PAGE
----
Greene and Anderson Counties Are Dangerous Places to be Married in Tennessee

28 September, 2009 by Lawrence in Uncategorized

It’s true, according to this graphic.   The Census Bureau says that 9% of people in Greene and Anderson counties are widowed, which makes those the two most dangerous places to live in Tennessee if you’re married.  Married people living in those counties should get out.  Now.

Before you send me any hate mail, the paragraph above is entirely tongue-in-cheek.  I discovered that graphic while surfing, and I found the numbers to be interesting.

Single and Looking?

If you’re looking for a single person who has not tested the waters of married life, your best bets are Davidson and Shelby counties, where 35 and 37 percent of people have never been married at all.  Davidson county also leads the state in divorce, where 15% of people are divorced.  Shelby is a bit behind with only 11 percent of residents having been divorced.

Where Are the Married People?

Married couples should not be difficult to find in Montgomery, Sumner, Greene, and Sullivan counties, where at least 60% of residents are married.  I’ve already poked fun at Greene county, but in Sullivan county 8% of the population is also widowed.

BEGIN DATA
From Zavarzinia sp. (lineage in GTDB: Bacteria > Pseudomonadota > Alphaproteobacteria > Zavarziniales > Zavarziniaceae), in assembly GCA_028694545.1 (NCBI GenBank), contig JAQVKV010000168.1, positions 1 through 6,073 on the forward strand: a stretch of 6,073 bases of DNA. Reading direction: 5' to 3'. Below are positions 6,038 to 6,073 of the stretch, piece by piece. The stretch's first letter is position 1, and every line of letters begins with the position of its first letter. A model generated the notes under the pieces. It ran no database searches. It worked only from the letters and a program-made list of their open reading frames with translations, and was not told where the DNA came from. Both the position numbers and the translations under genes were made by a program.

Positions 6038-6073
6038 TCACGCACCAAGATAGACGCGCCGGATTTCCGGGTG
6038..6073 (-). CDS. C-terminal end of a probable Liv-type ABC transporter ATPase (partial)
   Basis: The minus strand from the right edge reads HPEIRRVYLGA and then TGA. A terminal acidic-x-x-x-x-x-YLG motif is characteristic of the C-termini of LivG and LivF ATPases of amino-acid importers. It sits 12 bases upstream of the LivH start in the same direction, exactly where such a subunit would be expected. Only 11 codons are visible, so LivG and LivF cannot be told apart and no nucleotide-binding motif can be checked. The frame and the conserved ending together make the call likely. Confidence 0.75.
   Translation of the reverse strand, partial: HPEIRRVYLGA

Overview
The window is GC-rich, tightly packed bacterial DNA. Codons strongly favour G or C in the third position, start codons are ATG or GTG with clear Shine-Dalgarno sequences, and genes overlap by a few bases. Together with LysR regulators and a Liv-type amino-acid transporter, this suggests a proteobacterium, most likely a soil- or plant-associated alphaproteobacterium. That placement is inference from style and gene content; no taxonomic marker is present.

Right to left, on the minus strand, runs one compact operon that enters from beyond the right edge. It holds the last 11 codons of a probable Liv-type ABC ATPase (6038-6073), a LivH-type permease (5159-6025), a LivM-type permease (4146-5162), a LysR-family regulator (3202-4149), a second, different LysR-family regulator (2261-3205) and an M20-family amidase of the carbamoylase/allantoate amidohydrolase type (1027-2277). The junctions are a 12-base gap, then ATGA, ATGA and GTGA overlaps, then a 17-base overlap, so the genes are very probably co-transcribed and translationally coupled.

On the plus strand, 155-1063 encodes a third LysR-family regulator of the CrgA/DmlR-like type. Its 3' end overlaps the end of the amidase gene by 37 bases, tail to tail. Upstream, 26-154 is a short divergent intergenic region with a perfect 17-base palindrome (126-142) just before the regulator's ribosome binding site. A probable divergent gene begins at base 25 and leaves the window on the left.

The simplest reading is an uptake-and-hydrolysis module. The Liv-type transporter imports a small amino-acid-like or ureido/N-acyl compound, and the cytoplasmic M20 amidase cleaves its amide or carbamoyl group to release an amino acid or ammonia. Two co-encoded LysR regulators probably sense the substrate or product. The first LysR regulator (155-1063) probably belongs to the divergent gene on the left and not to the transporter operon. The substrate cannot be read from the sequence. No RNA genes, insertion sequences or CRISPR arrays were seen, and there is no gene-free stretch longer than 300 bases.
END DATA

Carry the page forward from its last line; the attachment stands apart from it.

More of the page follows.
What Does it All Mean?

Quite frankly, I have no idea.   What I would mention is that divorce still seems to carry somewhat of a stigma, at least to some people.  Clients come to me sometimes feeling humiliated that they are having to end their marriage.  Some of them feel it is an indication of some sort of failure on their part.

It shouldn’t be this way any more.  In Davidson county, about 1 out of every 7 adults are divorced (I’m assuming these statistics apply to people of marrying age).  We should be past the point where there is any shame in ending a marriage that isn’t working any more.  What’s worse, staying in a relationship where everybody is miserable, or casting off that burden and seeking happiness elsewhere?

What do you think these numbers mean?  Is there some obvious meaning I’m missing here?

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